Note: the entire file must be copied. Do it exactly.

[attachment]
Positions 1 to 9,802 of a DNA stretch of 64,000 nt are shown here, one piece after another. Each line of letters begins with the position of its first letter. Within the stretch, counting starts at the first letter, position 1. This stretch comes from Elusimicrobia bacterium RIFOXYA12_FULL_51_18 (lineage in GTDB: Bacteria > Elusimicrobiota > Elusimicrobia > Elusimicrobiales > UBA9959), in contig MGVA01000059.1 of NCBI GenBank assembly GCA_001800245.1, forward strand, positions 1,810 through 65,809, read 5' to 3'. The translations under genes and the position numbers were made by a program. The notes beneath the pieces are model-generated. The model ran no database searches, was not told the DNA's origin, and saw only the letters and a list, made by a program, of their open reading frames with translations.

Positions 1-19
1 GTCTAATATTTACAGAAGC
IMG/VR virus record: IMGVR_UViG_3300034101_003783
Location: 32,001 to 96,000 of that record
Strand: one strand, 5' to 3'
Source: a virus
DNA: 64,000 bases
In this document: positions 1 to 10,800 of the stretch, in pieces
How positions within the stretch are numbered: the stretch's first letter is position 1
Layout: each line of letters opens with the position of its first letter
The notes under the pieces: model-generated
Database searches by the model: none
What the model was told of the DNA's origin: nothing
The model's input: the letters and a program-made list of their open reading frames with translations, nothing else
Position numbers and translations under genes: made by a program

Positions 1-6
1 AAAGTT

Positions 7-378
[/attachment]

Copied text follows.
Positions 1 to 9,802 of a DNA stretch of 64,000 nt are shown here, one piece after another. Each line of letters begins with the position of its first letter. Within the stretch, counting starts at the first letter, position 1. This stretch comes from Elusimicrobia bacterium RIFOXYA12_FULL_51_18 (lineage in GTDB: Bacteria > Elusimicrobiota > Elusimicrobia > Elusimicrobiales > UBA9959), in contig MGVA01000059.1 of NCBI GenBank assembly GCA_001800245.1, forward strand, positions 1,810 through 65,809, read 5' to 3'. The translations under genes and the position numbers were made by a program. The notes beneath the pieces are model-generated. The model ran no database searches, was not told the DNA's origin, and saw only the letters and a list, made by a program, of their open reading frames with translations.

Positions 1-19
1 GTCTAATATTTACAGAAGC
IMG/VR virus record: IMGVR_UViG_3300034101_003783
Location: 32,001 to 96,000 of that record
Strand: one strand, 5' to 3'
Source: a virus
DNA: 64,000 bases
In this document: positions 1 to 10,800 of the stretch, in pieces
How positions within the stretch are numbered: the stretch's first letter is position 1
Layout: each line of letters opens with the position of its first letter
The notes under the pieces: model-generated
Database searches by the model: none
What the model was told of the DNA's origin: nothing
The model's input: the letters and a program-made list of their open reading frames with translations, nothing else
Position numbers and translations under genes: made by a program

Positions 1-6
1 AAAGTT

Positions 7-378